The signs and portents aren't very good. If the nearing holiday season limps along the way it has started, this will not be the season when I am soignee, poised, charming and composed.
Every year, I plan to be like the ladies in Town and Country who are photographed with their immaculate children, all of them dressed in emerald velvet. Or perhaps in the stables with their favorite hunter, feeding him bits of pate on pumpernickel wafers.
The fact that I have never had any of the props or locales necessary for this foolish dream has never deterred me until now. I, like Tom Swift, have not been dismayed, and each year I think Christmas will be like the magazines show it; the hostess, regally slim and wearing a hostess gown with just the hint of a train. I always see a silver punch bowl big enough to bathe a pony in, filled with foamy golden egg nog and wreathed with holly. The fact that a great deal of egg nog tastes like bath powder and is murderously fattening does not even dim my dream. That's the way I would like it to be. But I don't think this is the year.
It all started a couple of weeks ago when I was going to a marvelous 40th anniversary party given by the adult children of Richard and Mary Rogan. He is an attorney and she is a retired Superior Court judge. This was going to be an elegant party with a 17-piece orchestra. It was to be at the Castaway on top of a mountain in Burbank with the lights of the San Fernando Valley spread below like a meadow full of fireflies.
A noteworthy company of guests were to be in attendance, among them my distinguished and witty friends, Judge Jack Tenner and his elegantly funny wife, actress Georgeann Johnson. She's a tall, slender lady who wears her elegance as easily as a favorite sweater. She's the one I resemble in my Town and Country fantasy.
I should have declined with a gracious note when I got the invitation. I get lost in the Valley. Always. I have many dear friends who live there and adore it but I can't find my way. It all kind of sluices together in my mind. Sherman Oaks, Studio City, Van Nuys, Woodland Hills, Encino. It isn't what Gertrude Stein said about Oakland and there being no there there. My problem is that it's all there and I can't get out of it. I'm all right near the edge of the hills around Coldwater and Laurel and those places. But in the middle where it's flat, I despair.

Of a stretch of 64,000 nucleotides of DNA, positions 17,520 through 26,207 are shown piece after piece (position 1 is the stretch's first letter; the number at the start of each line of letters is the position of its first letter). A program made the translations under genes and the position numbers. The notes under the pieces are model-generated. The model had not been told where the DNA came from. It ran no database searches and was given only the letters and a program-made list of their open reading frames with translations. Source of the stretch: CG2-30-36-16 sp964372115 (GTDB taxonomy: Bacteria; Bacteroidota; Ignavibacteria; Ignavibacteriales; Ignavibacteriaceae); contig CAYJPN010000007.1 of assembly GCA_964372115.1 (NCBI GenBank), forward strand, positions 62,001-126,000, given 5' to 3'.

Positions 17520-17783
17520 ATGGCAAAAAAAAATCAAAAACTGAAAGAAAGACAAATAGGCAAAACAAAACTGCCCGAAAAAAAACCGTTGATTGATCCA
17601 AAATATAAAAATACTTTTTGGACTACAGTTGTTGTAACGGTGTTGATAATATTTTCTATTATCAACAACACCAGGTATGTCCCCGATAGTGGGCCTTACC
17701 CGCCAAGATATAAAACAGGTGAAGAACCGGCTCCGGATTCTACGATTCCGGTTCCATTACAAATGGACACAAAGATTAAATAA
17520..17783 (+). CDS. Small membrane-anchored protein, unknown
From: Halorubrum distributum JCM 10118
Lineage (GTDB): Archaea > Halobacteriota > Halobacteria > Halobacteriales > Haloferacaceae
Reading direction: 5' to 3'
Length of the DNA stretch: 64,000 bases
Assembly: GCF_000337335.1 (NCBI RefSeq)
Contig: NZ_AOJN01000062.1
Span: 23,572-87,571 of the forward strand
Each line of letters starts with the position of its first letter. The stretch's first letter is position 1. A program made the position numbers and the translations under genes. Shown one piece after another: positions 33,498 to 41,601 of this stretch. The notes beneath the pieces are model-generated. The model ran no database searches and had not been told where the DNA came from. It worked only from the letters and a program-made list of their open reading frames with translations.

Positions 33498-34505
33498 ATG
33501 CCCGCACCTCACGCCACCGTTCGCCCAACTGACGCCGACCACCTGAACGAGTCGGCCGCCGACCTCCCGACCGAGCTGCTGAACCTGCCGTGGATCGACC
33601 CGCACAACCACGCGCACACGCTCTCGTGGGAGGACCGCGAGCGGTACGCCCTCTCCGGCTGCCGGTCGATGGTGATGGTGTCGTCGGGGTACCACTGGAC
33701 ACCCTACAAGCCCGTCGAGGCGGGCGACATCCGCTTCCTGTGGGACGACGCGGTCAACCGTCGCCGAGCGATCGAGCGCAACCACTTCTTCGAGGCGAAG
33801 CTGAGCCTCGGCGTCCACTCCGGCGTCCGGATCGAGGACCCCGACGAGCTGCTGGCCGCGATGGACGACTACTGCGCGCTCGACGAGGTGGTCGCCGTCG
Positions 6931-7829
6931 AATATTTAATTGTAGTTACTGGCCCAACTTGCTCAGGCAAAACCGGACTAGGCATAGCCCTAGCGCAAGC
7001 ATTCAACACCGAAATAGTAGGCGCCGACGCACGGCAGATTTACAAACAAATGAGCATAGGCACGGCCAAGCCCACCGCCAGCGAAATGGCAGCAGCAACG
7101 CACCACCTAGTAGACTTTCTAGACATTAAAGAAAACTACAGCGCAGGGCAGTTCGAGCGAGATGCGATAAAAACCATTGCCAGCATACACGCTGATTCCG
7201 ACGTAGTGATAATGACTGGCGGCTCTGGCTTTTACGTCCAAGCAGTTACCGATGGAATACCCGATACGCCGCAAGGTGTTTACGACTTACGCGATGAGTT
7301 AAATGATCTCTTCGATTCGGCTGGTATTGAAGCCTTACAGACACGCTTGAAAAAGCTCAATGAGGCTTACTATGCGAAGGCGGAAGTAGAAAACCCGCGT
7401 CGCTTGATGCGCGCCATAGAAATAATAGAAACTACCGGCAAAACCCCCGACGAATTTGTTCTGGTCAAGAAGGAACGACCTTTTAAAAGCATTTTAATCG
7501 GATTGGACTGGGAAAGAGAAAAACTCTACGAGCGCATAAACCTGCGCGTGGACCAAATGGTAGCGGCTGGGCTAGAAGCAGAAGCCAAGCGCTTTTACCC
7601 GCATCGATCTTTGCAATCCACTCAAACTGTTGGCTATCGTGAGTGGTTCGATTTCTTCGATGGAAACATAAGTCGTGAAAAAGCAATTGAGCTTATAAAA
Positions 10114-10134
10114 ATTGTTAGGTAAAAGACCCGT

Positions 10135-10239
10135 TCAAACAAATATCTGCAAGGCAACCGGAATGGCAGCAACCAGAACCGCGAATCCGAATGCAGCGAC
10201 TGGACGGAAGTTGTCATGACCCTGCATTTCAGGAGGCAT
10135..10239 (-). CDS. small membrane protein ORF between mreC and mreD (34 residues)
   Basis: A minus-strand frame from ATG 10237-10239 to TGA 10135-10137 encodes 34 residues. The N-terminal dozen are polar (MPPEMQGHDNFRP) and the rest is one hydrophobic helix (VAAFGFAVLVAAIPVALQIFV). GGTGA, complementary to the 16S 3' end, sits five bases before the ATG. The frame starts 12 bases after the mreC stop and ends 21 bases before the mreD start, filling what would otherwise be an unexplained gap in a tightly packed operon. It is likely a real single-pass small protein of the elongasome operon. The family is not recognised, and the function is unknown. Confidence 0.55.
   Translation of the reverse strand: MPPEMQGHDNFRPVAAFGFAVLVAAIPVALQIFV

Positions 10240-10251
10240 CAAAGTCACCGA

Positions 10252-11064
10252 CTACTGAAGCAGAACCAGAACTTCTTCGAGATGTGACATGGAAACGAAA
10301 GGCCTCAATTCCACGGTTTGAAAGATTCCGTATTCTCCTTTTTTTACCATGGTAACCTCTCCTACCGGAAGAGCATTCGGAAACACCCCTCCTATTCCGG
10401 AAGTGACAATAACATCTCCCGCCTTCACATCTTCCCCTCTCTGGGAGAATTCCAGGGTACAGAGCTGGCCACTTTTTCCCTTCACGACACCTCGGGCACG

But I felt confident about the Castaway because the invitation said it was in Burbank and I can get to KNBC in eight minutes, portal to portal, as a result of trundling office holders and dignitaries to the television studios when I had my piece-work job in politics.
I wanted to be as elegant as Georgeann, so I dieted for a week and after seven days of water and gray gruel, I had lost five pounds and could get in the dress I had planned to wear.
It is hardly necessary to tell you that I turned the wrong way in Burbank. I was almost to the Hollywood Freeway when I realized I would soon fetch up at the Hollywood Bowl, which would be dark for another eight months or so.
I reversed my course and headed for the other range of mountains. I remained lost for quite a while, wandering through residential areas. I really think my reason was unseated because I was half-crazed with hunger, but skinny, baby, skinny.
To cut to the chase, I finally found a sign that said Castaway with an arrow pointing into the side of a black, steep mountain. I wound around mountain roads and at last came to the restaurant, sprawled grandly across the top.
As soon as I drove up, I knew I was in trouble. The parking lot was swarming with young people, all elegantly dressed. A young man took my car and I walked into the restaurant where all of the young men were dressed in dove-gray tail coats and pink cummerbunds. I felt as if I had wandered into a roadshow company of "Sunday in the Park With George."
Then the lady at the desk told me the Rogan Party had been the previous evening and that it had been quite the grandest event of the early holiday season.
I came home and had a martini and a scrambled egg and totally relinquished the Town and Country dream.
I wrote a note of apology to the Rogans and he replied that he had received a copy of a column I wrote on March 17 this year. The column told of the Rogans buying John Huston's wonderful country house called St. Clerans in Ireland. Someone had sent it to them addressed to "Rogan, St. Clerans, 18 miles from Galway City and three miles from the village of Craugwell."
Dick went on: "That was taken right from your column. And the Irish post office had mailed your column, which had appeared in a Florida newspaper, and sent it back to my residence here. Can you imagine getting a letter addressed to, 'Thompson, Pasadena, nine miles from Los Angeles and three miles from the village of Santa Anita?' "
Actually, no. But it wouldn't make any difference anyway. I'll probably be wandering around the San Fernando Valley and I don't think they forward mail that far.